Operations Workflow in Ruby
Ruby
Fetching latest commit…
Cannot retrieve the latest commit at this time.
Failed to load latest commit information.
bin
examples
lib
test release 1.0.0 Feb 8, 2015
.gitignore
.travis.yml
.yardopts
Gemfile
LICENSE
README.md
notes
oflow.gemspec

README.md

OFlow-ruby

Operations Workflow in Ruby. This implements a workflow/process flow using multiple task nodes that each have their own queues and execution thread.

Installation

gem install oflow

Documentation

Documentation: http://www.ohler.com/oflow

Source

GitHub repo: https://github.com/ohler55/oflow

RubyGems repo: https://rubygems.org/gems/oflow

Follow @peterohler on Twitter for announcements and news about the OFlow gem.

Build Status

Build Status

Release Notes

Release 1.0.2

  • Updated GemChart sample to handle poor connections better.

Release 1.0.1

  • Fixed the set option command line feature.

  • Changed the URL on the GemChart example since RubyGems starting using https.

Release 1.0

  • Add an Actors/Task that starts a application and exchanges data using stdout and stdin.

  • Add an Actors/Task that callout to a remote application and exchange data using JSON over stdin and stdout.

Release 0.8

  • A somewhat non trivial example. GemChart collects statistics on my gems and stores those statistics. It also provides a web interface to view the statistics as a graph.

Release 0.7

  • Simplified the APIs and structure.

  • Added OmniGraffle support. Diagrams can now be executed.

Release 0.6

  • Added HTTP Server Actor that acts as a simple HTTP server.

Release 0.5

  • Added Persister Actor that acts as a simple local store database.

Release 0.4

  • Added support for dynamic Timer options updates.

  • Added Balancer Actor for load balancing of processing across multiple tasks.

  • Added Merger Actor that merges two or more processing paths.

Release 0.3

  • Initial release with minimal features.

Description

Workflow or more accurately, process flow is associated with processing data based on a diagram of what the processing steps are. OFlow-Ruby implements that in Ruby. Each node in a flow diagram is processing unit with it's own thread. This allows highly parallel processing of data or at least as much as Ruby allows. The future C version will exploit parallel processing to a greater extent with much higher performance.

One of the problem in any system that processes data in parallel is determing what is going on in the system. OFlow provides a run time inspector that can monitor and control the system and individual nodes in a flow.

How to Use / Example

Flows are composed of individual building blocks referred to as Tasks. A Task wraps an Actor that is the custom portion of a Task. Once the individual Actors have been written they are assembled by linking Tasks together to define the process flow. The process flow can be defined in Ruby or in the near future with a drawing application such as OmniGraffle.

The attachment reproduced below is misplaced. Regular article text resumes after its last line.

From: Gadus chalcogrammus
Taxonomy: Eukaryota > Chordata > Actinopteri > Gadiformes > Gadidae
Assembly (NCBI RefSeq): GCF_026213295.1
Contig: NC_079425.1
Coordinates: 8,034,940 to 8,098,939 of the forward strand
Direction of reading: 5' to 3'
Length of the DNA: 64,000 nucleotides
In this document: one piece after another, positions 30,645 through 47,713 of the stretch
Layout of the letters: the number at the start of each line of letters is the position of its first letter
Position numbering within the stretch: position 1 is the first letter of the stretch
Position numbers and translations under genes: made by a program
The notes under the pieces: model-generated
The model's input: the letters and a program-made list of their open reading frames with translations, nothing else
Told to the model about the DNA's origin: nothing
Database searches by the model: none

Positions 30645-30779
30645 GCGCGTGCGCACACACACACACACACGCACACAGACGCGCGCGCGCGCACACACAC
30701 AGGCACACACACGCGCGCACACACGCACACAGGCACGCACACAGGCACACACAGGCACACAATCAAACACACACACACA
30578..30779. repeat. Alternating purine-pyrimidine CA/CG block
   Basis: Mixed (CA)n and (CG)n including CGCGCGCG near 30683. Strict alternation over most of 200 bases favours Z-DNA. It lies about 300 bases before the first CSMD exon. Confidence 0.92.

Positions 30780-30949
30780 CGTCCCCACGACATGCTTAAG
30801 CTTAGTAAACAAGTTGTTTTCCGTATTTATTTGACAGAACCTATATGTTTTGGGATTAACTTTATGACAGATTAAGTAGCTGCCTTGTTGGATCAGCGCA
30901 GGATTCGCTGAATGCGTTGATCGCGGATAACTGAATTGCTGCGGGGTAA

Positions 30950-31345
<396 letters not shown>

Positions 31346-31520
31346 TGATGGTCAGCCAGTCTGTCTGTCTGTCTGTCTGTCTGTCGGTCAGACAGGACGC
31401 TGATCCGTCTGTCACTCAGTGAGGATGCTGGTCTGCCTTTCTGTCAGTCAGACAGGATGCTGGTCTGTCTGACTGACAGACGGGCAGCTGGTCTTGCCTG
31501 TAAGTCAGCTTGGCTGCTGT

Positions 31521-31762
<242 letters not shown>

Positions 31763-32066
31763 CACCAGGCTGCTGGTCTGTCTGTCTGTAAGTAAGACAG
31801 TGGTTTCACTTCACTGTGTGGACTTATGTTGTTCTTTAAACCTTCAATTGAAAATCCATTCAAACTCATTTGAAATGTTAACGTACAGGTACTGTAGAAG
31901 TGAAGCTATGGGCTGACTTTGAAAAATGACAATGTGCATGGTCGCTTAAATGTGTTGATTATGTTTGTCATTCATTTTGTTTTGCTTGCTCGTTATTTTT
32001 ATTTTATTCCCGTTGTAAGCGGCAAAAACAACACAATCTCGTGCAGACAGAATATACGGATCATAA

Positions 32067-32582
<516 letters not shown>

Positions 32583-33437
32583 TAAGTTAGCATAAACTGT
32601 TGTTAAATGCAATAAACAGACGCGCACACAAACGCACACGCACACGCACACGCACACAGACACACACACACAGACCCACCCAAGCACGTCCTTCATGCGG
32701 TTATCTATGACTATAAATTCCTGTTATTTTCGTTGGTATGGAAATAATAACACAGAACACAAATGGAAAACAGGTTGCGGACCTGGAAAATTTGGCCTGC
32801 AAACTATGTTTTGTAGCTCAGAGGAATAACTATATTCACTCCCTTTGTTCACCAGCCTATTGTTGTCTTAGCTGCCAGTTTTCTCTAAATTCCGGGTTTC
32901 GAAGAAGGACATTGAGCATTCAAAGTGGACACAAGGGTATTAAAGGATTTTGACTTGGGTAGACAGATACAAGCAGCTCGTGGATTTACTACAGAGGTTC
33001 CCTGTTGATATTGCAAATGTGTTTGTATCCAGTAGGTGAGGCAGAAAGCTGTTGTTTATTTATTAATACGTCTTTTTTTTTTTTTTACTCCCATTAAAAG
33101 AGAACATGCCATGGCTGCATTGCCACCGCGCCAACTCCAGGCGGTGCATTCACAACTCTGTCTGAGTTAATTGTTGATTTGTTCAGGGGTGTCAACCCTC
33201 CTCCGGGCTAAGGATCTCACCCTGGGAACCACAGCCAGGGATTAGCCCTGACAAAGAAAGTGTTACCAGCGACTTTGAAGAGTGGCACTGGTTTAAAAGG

The approach of using diagrams to define what is effectively a program allows less experience developers to assmeble pieces build by more experienced developers. It also make is much easier to describe a process to non-developers.

OFlow uses a design pattern of queues and encapsulated processing units in the form of Tasks. It also forces isolation by freezing data that is passed from one Task to another to assure data that is sent to more than one Task is not modified by another Task.

Putting it all together in a simple hello world flow with timmer triggers starts with defining a hello world Actor in a file called helloworld.rb.

require 'oflow'

class HelloWorld < ::OFlow::Actor
  def initialize(task, options)
    super
  end

  def perform(op, box)
    puts 'Hello World!'
  end
end

Next build the flow using Ruby code.

env = ::OFlow::Env.new('')

def hello_flow(period)
  env.flow('hello_world') { |f|
    f.task(:repeater, ::OFlow::Actors::Timer, repeat: 3, period: period) { |t|
      t.link(nil, :hello, nil)
    }
    f.task(:hello, HelloWorld)
  }
  env.prepare()
  env.start()
end

hello_flow(1.0)

if $0 == __FILE__
  env.flush()
end

Running the helloworld.rb results in this output.

> helloworld.rb
Hello World!
Hello World!
Hello World!
>

Future Features

  • High performance C version. Proof of concept puts the performance range at around 10M operations per second where an operation is one task execution per thread.

  • HTTP/Websockets based inpector.

  • .svg file input for configuration.

  • Visio file input for configuration.

Links

Links of Interest

Fast XML parser and marshaller on RubyGems: https://rubygems.org/gems/ox

Fast XML parser and marshaller on GitHub: https://github.com/ohler55/ox

Oj Object Encoding Format describes the OJ Object JSON encoding format.

Need for Speed for an overview of how Oj::Doc was designed.

Oj Strict Mode Performance compares Oj strict mode parser performance to other JSON parsers.

Oj Compat Mode Performance compares Oj compat mode parser performance to other JSON parsers.

Oj Object Mode Performance compares Oj object mode parser performance to other marshallers.

Oj Callback Performance compares Oj callback parser performance to other JSON parsers.